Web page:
the detail is amazing!! and the computer you used has to be amazing, right? could you tell us the specifications of your computer to manage such an amazing scene? thanks you!

  2. Marcin Jastrzebski
    Marcin Jastrzebski says:

    Thank you for comments. I work on PC Hexa Core machine with 32Gb RAM. For lan rendering I use few PCs i7 from 2.6 to 3.5 Ghz. I think these aren’t a cosmic machines 🙂 Maxwell “eats” huge scenes very well. Usually I render final image up to three PCs. Render time is about a dozen or so hours. Day light House O image I rendered in 6000 px wide resolution.

  3. dilloasimone
    dilloasimone says:

    Hi, great work (really impressive)!!
    How could you manage to work with a such amount of polygons in cinema 4d, the viewport that is soo slow usually, that basically is forcing me to move to 3dstudio max..(software that I don’t love at all!)?
    Am I the only one that find cinema 4d so buggy??

  4. Marcin Jastrzebski
    Marcin Jastrzebski says:

    Thank you! For me Cinema is a one of the most stable software. For me viewport is fast even when I work with huge scenes. I can’t help you to make right decision. You should test the software and make a good choice for you.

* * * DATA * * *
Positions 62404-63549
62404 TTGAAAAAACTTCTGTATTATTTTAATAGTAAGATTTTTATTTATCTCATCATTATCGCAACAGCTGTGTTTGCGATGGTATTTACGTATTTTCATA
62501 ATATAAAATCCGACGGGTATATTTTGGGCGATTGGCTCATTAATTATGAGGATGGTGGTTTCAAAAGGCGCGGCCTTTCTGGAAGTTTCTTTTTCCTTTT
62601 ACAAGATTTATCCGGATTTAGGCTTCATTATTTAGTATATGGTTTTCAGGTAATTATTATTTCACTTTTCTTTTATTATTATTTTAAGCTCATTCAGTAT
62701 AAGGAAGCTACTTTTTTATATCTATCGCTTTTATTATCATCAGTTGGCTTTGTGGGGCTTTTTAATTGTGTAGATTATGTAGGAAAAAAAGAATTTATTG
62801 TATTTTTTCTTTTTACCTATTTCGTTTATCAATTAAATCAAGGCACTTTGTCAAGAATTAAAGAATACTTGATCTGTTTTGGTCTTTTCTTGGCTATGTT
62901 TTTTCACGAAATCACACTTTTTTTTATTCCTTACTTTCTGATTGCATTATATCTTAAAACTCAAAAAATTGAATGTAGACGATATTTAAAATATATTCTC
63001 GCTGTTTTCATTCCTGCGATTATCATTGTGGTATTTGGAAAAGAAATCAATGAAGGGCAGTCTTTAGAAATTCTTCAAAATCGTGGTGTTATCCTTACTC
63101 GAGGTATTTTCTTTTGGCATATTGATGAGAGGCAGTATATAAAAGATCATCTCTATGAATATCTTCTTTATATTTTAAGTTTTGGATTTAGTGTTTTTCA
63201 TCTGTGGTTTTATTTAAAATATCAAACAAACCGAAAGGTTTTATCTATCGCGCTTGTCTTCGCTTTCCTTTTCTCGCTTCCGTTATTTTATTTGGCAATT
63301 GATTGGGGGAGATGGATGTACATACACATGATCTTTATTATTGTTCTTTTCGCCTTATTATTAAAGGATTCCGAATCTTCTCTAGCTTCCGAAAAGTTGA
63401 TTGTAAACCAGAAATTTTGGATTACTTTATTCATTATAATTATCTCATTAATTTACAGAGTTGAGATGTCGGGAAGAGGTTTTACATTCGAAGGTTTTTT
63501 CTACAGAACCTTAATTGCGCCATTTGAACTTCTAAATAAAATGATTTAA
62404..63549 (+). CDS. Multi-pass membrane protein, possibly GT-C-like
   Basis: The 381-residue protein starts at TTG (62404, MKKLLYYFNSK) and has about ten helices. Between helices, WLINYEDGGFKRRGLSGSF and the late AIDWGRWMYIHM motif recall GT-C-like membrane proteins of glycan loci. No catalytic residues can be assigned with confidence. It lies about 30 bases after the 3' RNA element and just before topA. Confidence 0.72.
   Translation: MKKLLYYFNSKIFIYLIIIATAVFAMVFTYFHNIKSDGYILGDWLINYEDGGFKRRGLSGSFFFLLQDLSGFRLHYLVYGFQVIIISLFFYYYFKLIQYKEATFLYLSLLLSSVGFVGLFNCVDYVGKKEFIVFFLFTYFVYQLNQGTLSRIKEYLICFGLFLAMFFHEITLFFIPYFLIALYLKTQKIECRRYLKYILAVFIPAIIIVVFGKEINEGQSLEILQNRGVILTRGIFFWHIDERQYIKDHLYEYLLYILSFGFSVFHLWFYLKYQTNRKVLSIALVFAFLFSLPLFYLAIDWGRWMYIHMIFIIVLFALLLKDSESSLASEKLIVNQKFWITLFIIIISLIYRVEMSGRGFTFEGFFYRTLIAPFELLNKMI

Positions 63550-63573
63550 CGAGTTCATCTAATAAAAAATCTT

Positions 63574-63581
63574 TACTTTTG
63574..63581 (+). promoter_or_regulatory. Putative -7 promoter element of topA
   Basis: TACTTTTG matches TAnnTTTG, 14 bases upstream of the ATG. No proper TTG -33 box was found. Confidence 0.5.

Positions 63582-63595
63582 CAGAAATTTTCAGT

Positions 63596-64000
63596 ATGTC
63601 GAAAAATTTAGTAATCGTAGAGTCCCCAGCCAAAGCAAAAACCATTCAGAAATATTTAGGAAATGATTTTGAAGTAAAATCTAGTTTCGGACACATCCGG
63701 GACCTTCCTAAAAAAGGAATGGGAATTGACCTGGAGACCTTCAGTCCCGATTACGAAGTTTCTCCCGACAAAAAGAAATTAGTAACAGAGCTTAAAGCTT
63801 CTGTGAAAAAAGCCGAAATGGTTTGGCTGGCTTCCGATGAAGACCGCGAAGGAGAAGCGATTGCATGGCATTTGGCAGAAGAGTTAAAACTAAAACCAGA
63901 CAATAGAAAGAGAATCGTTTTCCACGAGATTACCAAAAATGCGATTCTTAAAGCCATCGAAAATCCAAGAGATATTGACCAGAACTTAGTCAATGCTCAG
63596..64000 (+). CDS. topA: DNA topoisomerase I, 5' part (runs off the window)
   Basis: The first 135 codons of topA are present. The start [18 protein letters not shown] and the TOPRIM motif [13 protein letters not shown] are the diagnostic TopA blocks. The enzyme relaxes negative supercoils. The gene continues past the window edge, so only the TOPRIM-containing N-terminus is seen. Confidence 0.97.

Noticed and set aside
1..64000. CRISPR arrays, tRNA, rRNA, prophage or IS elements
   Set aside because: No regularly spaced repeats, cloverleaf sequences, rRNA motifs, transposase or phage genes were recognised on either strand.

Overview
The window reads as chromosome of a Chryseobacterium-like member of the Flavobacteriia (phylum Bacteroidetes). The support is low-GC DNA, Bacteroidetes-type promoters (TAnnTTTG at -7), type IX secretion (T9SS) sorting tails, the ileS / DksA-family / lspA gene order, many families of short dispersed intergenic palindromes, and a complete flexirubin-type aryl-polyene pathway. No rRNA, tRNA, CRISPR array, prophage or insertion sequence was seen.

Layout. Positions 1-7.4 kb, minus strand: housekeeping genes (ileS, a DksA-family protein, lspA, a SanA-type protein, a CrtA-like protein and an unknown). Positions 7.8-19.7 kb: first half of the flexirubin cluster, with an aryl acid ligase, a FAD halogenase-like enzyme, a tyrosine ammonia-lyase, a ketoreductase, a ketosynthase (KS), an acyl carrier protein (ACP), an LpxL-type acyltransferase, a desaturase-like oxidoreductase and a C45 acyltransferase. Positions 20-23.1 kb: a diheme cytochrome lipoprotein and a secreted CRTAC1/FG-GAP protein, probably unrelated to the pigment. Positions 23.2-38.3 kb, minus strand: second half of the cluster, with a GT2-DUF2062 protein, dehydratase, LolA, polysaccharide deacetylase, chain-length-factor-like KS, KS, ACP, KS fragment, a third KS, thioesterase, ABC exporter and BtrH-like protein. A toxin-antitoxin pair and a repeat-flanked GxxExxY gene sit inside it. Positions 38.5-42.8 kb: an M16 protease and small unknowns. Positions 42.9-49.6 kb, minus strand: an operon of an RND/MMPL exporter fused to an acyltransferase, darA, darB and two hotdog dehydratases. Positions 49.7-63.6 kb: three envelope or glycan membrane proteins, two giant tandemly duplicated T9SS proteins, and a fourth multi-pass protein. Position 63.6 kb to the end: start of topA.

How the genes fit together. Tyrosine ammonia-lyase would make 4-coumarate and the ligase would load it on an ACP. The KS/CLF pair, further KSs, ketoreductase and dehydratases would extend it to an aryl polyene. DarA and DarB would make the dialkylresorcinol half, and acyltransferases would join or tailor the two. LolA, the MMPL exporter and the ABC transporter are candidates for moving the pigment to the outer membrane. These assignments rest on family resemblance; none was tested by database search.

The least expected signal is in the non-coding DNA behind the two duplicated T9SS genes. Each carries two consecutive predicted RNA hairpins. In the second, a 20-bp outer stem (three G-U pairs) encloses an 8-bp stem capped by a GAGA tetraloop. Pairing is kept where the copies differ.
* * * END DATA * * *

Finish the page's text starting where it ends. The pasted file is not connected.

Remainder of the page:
5. JP3D
    JP3D says:

    Hi man, it is amazing work. Please, tell me how much time did you spend to do all the process, since a idea until the final render. 


  6. Marcin Jastrzebski
    Marcin Jastrzebski says:

    Hi! Thank you. I spent about three months on this project. Of course it wasn’t a continuous work during this time. I think that I was working full two months after work time. Maybe not everyday but they were intensive two months 🙂

  7. AGiarchitects
    AGiarchitects says:

    Hi Marcin, congratulations for the post. This making off truly lets you view all processes you have to perform to achieve these fantastic infographics…. building the house it’s a different story altogether 🙂